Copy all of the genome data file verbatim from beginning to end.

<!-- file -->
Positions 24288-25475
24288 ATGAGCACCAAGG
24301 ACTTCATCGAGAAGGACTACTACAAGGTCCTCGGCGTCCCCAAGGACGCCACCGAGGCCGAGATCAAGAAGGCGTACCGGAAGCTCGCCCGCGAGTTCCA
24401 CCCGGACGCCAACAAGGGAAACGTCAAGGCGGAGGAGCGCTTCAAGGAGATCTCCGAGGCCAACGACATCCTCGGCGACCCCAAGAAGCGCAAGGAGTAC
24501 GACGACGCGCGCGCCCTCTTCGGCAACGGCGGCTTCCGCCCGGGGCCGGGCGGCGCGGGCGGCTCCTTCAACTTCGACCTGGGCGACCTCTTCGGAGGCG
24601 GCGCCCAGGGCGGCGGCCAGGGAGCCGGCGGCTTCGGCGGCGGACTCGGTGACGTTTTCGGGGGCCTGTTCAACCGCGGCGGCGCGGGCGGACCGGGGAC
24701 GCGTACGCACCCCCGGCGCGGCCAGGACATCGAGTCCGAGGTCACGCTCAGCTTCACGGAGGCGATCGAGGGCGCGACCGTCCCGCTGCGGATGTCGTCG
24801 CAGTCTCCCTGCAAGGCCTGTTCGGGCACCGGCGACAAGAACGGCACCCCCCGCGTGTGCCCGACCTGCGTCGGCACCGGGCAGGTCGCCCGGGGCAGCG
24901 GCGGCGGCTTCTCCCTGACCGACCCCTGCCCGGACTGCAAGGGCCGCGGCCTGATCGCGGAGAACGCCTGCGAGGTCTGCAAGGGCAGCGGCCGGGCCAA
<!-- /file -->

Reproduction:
Positions 24288-25475
24288 ATGAGCACCAAGG
24301 ACTTCATCGAGAAGGACTACTACAAGGTCCTCGGCGTCCCCAAGGACGCCACCGAGGCCGAGATCAAGAAGGCGTACCGGAAGCTCGCCCGCGAGTTCCA
24401 CCCGGACGCCAACAAGGGAAACGTCAAGGCGGAGGAGCGCTTCAAGGAGATCTCCGAGGCCAACGACATCCTCGGCGACCCCAAGAAGCGCAAGGAGTAC
24501 GACGACGCGCGCGCCCTCTTCGGCAACGGCGGCTTCCGCCCGGGGCCGGGCGGCGCGGGCGGCTCCTTCAACTTCGACCTGGGCGACCTCTTCGGAGGCG
24601 GCGCCCAGGGCGGCGGCCAGGGAGCCGGCGGCTTCGGCGGCGGACTCGGTGACGTTTTCGGGGGCCTGTTCAACCGCGGCGGCGCGGGCGGACCGGGGAC
24701 GCGTACGCACCCCCGGCGCGGCCAGGACATCGAGTCCGAGGTCACGCTCAGCTTCACGGAGGCGATCGAGGGCGCGACCGTCCCGCTGCGGATGTCGTCG
24801 CAGTCTCCCTGCAAGGCCTGTTCGGGCACCGGCGACAAGAACGGCACCCCCCGCGTGTGCCCGACCTGCGTCGGCACCGGGCAGGTCGCCCGGGGCAGCG
24901 GCGGCGGCTTCTCCCTGACCGACCCCTGCCCGGACTGCAAGGGCCGCGGCCTGATCGCGGAGAACGCCTGCGAGGTCTGCAAGGGCAGCGGCCGGGCCAA